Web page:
Sometimes employment law (typically collective redundancy rules or TUPE) requires an employer to consult with appropriate representatives of affected employees. The rules are, to be honest, tedious and time consuming, but it must be done. And it must be done at a time when an organisation is already going through a challenging change process.
So, how best to approach it?
Every consultation is different and numerous factors will determine how best to tackle it. But, broadly speaking, there are two types of mindset from which to approach it:
- a ‘tick box’ mindset – viewing consultation as a necessary formality and doing the minimum required to avoid being sued (protective awards being punitive and potentially very high); or
- an ‘open’ mindset – viewing it as a means to navigate, improve on, and even thrive through an organisational or business change.
Employers with a primarily tick box mindset may (possibly) avoid legal action but they risk missing the wider picture. At a time of difficult and sometimes-emotive workplace upheaval, tick box consultation can engender (or at the very least do nothing to prevent) disengagement, cynicism and distrust. This has ongoing reverberations in the workforce, even when it is all over. And low employee morale in the post-change organisation may slow down, or even prevent, the realisation of the improvement that the change was designed to achieve.
Maintaining morale through workplace change is often not about the leadership's desired end point, but the journey it takes to reach it. Contrast then employers who embrace consultation as an opportunity rather than an obligation. Get it right and you can maintain and even improve trust, engagement, performance and productivity – usually at the point you need it most. Approaching consultation with an open mindset is far more likely to ensure that employees feel valued, acknowledged and heard. Effective consultation can also lead to better organisational decisions. The best consultations are often those where the management decision-makers genuinely view the employee representatives as partners in the process.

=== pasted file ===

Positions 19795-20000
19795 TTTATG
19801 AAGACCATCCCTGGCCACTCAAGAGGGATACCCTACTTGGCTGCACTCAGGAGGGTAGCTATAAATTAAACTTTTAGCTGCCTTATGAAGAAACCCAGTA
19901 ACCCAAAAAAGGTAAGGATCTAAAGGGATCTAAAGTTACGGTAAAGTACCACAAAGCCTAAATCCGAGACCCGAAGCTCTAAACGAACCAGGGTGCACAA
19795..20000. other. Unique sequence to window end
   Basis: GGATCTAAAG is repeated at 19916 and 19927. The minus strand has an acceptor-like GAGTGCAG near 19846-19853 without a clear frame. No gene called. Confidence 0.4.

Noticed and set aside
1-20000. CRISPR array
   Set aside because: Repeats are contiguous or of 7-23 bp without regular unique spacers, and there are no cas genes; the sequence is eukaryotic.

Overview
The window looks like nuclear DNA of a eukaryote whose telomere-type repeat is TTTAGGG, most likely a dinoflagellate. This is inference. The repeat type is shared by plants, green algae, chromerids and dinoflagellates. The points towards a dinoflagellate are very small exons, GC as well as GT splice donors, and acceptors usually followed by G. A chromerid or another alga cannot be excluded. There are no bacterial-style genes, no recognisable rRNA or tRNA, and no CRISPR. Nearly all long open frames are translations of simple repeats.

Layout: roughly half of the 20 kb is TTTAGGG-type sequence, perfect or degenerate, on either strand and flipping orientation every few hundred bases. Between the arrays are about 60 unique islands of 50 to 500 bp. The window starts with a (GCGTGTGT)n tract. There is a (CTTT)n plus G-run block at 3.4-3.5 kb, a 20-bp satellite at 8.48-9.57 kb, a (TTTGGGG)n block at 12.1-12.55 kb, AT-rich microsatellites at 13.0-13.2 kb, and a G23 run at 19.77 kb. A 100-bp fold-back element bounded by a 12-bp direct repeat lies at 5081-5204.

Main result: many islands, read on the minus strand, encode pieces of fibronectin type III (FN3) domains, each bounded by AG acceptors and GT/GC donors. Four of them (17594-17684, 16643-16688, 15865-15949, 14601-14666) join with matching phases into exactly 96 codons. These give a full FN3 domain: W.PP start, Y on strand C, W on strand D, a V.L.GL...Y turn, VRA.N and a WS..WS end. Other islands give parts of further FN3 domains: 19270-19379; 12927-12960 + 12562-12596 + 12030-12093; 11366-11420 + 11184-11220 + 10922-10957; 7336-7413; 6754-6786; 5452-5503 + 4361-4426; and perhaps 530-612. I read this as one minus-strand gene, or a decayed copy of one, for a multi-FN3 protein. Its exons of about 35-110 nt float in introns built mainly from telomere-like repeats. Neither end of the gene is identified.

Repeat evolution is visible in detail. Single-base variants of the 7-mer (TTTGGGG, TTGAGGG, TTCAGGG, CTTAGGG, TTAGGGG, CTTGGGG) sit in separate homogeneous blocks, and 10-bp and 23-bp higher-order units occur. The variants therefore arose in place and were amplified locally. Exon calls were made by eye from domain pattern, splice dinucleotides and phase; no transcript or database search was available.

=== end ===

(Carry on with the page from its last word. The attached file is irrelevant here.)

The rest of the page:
Part of getting it right requires that those representatives are in the right mindset too. They need to properly understand their role, what is involved, and what they should (and should not) expect.
Some representatives won't have done anything like collective consultation in their day job. They will have different levels of knowledge, experience and skill (and effective and constructive consultation can require quite some considerable skill). Often there are misunderstandings around what the law requires (crucially around what consultation actually is). I often train employee reps on their role. As an external (and neutral) person I find (more than in any other type of training session) that training is about managing expectations and removing misconceptions at a time when people feel anxious, even angry, about what is going on.
I can tell almost immediately whether the reps think ‘the management’ is in ‘tickbox’ or ‘open’ mindset. I ask: “What made you put yourself forward to be an employee rep?” The answers are invariably honest and revealing. Those who have constructive motivation have belief in the process and those running it. Others are doing it to ensure "I don't get shafted", and the consultation is surely off to tricky start...
Good training sets employee reps up for a far better approach to consultation and far higher skill in implementing it. And those who have to consult with them can benefit hugely from their input (not to mention saving a lot of time).
Of course, it’s only one piece of the puzzle. So much of the process will be dictated by the organisational change that triggers it, but a great deal can be achieved by approaching it with an open mindset (as well, of course, as a firm grasp of the boxes in need of ticking). Mindset matters.